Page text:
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|Title:||Dialectical Narrative Strategy and the "Angel of History" in Two Early Stories by Huang Chun-ming|
|Authors:||J. B. Rollins|
|Abstract:||Walter Benjamin's "Angel of History" serves as an ideal hermeneutic image for readings of Huang Chun-ming's (黃春明) work, especially stories in which the narrator may be imagined as the angel flying backward into the future, surveying the rubble of traditional Taiwanese life in the wake of increasingly pervasive post-war urbanization, attempting to awaken his countrymen to the dark side of utopian progressionism and the rhetoric of "newness." Although this concern is most clearly developed in Huang's stories written after the rise of the Taiwanese "Economic Miracle" in the 1980s, its roots are clearly visible in earlier works such as "The Drowning of an Old Cat" (1967) and "The Taste of Apples" (1972), in which the author dramatizes his concerns about modern cultural change, often foregrounding local belief as a locus of misunderstanding, loss, and denial in relations between rural Taiwanese and "outsiders" from Taipei and other Taiwanese cities as well as the West. Read from a Marxist, post-colonial critical perspective, these tales develop a powerful dialectic not only between the cultural past of individual characters and the "newness" thrust upon them by social/economic/political forces they can neither understand nor control, but also between the impossibly positive narrative of utopian progressionism and the stark reality of cultural ruin in the wake of modernization leading inevitably to globalization.|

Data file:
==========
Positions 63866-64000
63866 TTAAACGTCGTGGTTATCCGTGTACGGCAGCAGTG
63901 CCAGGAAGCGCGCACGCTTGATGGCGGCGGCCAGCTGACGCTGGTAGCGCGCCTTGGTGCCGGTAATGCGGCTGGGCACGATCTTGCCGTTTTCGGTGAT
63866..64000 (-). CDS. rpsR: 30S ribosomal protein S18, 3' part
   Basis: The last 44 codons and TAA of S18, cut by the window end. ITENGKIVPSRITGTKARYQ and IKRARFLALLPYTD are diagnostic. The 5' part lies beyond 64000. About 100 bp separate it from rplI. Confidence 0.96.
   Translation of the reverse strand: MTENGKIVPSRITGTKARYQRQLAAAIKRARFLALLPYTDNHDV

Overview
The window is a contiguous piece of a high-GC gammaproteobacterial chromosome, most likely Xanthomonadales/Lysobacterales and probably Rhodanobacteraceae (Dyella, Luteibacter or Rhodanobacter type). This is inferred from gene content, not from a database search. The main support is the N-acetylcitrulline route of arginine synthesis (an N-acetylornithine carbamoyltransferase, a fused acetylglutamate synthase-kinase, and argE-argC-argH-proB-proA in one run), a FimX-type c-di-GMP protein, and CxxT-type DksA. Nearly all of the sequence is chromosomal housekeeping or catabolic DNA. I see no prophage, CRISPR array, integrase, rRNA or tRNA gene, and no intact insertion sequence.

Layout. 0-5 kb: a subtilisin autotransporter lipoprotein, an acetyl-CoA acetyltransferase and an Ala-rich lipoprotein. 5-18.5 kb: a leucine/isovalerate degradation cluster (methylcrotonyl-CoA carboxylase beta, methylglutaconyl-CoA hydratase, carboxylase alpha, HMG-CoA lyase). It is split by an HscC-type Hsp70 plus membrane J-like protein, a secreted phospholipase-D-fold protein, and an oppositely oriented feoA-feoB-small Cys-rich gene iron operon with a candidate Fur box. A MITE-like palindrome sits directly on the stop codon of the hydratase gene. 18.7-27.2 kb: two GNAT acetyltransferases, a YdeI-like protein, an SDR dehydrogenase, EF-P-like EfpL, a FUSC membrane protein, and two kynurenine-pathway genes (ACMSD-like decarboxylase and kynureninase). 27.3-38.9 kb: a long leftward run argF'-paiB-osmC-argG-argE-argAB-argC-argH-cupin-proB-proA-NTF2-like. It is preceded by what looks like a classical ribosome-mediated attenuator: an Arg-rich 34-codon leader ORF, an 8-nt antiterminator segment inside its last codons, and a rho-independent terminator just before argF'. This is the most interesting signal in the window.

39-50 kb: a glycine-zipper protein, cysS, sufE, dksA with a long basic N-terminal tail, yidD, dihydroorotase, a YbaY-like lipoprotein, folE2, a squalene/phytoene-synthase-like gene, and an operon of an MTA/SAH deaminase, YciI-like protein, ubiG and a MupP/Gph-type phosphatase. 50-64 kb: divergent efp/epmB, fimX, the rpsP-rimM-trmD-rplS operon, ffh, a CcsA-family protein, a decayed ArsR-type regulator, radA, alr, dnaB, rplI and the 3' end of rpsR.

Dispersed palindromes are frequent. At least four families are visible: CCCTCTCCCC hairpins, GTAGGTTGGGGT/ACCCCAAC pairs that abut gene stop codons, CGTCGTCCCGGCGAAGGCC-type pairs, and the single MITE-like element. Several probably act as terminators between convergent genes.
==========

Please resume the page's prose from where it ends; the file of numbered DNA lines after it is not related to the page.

|Appears in Collections:||Concentric: Studies in English Literature and Linguistics|
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